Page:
Love triangles aren’t an option: Can Russia and India stay friendly without upsetting their Chinese and American partners?
When it comes to Russian-Indian relations, despite the historical achievements and successes of recent years, there have been many problems. They mainly relate to bilateral economic ties: including low rates of trade and investment activity, too much focus on a limited amount of key areas (military-technical cooperation, nuclear energy, oil and gas sector), and a low awareness among private sector players regarding each other’s markets.
These problems are surmountable. Russia’s need for reliable foreign economic partners and its policy of diversifying its economic ties creates the conditions for the two countries to achieve a structural transformation of their relations. The presence of similar strategies for overcoming global development imbalances, a common vision of technological progress (including technology transfers and the establishment of joint ventures), and joint investments in research and development – all these steps will help the two countries not only honor their connected past, but also look to the future together.
However, in recent decades, political challenges have been added to the economic challenges of the especially privileged strategic partnership between Russia and India: Moscow, in particular, is concerned about the rapid uptick in relations between Washington and New Delhi.
The comprehensive global strategic partnership between India and the US is a logical outcome of the evolution of Indian politics since the 1990s. At the time, the government of Prime Minister Narasimha Rao began a gradual process of economic liberalisation. The country was to become an attractive target for foreign investment, since there was not enough financial capital domestically.
The ‘opening up’ of the Indian economy to foreign investors has continued under his successor Narendra Modi – with the ‘Make in India’ initiative inviting foreign manufacturers to locate their production facilities in the South Asian country. A kind of continuation of the this has been the ‘Self-sufficient India’ (Aatmnitbhar Bharat) programme. On the one hand, it is aimed at achieving technological sovereignty, and on the other, it forces foreign manufacturers to localise their production.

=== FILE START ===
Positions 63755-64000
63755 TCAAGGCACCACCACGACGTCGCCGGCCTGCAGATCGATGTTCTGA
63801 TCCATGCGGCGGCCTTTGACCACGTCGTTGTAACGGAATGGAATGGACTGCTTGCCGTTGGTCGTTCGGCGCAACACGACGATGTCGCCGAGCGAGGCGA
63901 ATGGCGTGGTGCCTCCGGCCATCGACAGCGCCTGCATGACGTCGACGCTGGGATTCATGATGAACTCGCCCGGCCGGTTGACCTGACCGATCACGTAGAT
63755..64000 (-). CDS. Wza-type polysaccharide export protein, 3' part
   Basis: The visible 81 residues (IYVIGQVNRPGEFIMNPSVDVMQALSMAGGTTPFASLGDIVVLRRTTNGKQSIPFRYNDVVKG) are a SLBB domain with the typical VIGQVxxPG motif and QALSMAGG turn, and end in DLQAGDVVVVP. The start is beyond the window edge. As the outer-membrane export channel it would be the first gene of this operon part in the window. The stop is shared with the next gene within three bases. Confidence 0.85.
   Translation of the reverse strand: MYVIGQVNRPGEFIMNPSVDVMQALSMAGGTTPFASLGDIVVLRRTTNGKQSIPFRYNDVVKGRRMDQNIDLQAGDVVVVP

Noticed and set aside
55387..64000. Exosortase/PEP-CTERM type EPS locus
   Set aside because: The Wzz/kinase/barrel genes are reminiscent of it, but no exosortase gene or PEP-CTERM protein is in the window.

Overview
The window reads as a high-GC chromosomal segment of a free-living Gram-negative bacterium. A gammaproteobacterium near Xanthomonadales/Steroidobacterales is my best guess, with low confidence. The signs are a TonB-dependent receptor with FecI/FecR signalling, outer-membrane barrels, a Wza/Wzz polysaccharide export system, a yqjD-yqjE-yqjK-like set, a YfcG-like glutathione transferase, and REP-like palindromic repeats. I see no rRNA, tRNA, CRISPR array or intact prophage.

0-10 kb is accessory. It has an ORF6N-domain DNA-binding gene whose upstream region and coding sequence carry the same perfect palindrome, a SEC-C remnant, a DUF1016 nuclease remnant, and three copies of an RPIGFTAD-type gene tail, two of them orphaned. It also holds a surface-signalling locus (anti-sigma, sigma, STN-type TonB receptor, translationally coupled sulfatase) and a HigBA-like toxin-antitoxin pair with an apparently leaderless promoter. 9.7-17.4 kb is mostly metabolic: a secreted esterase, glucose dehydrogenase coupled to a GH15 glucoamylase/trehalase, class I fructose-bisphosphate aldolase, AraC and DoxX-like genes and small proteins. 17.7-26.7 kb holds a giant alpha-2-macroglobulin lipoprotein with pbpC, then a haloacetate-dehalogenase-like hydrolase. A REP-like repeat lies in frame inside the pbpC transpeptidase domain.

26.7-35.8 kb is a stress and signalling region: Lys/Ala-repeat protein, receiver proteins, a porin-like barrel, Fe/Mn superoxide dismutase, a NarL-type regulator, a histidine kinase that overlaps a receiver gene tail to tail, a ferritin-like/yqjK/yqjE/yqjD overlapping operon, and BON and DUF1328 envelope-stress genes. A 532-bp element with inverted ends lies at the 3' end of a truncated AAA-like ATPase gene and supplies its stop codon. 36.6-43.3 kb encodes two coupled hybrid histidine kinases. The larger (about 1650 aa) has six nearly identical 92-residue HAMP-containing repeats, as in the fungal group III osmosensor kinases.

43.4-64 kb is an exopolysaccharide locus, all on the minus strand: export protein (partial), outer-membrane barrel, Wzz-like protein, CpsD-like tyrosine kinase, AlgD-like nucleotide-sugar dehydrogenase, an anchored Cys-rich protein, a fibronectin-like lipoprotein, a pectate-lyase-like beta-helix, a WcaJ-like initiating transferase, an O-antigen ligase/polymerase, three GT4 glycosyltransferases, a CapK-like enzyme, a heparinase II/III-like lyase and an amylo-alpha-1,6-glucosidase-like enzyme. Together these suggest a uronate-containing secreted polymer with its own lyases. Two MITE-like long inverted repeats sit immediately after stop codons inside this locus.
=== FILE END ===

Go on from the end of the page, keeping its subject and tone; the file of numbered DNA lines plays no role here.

Despite the increase in the gross savings rate, India still needs foreign investment to accelerate industrial development and provide jobs for its growing population – these problems are considered existential in New Delhi. In this vein, the US has become a vital partner – no other country has the amount of free capital that can satisfy Indian ‘appetites’.
The economic interest of the countries in each other has been superimposed by political factors. India’s defeat in the Sino-Indian War of 1962 was a blow for New Delhi, from which the modern Indian political elite has been unable to recover. The rapid economic development of China, compounded by an accelerated military build-up, has intensified alarmist sentiments in India.
New Delhi is especially concerned about the development of the Chinese Navy. From India’s perspective, Beijing wants to ensure dominance in the Indo-Pacific. In this context, cooperation with the Americans is seen by the Indians as one of the few ways to neutralise the threats to their security.
The Indo-American strategic partnership is a long-term trend that no one, including Russia, will be able to reverse. Moscow needs to realize that Indian political elites are expanding their contacts with the Americans not because of pressure from Washington, but because, in their opinion, cooperation with the US is in their national interests. Attempts to convince them that they misunderstand their national interests will not only not bring results, but also harm Russian-Indian relations.
If such a perception becomes part of the mainstream of Russian political discourse, Moscow has to expect from New Delhi a similar attitude towards its “relations of comprehensive partnership and strategic interaction of a new era” with Beijing.
Russia and China are neighbours with a long history of bilateral relations. The political elites of the Russian Federation and China have similar views on most current global and regional problems, and economic cooperation between the countries is developing at a rapid pace. At the same time, ‘partnership without forming an alliance’ is not directed against third countries; it is calculated solely to satisfy the national interests of Russia and China.
The strategic nature of relations, on the one hand, is intuitive and does not need further explanation. On the other hand, any strategic partnership is the result of long-term interaction; it is shaped under the influence of unique factors and cannot be reduced to a common denominator.
Both Russia and India are pursuing independent foreign policy based on their national interests. The elites of both countries will have to accept his, if they wish to maintain close ties going forward.
This piece was originally published by Valdai Discussion Club and edited by the RT team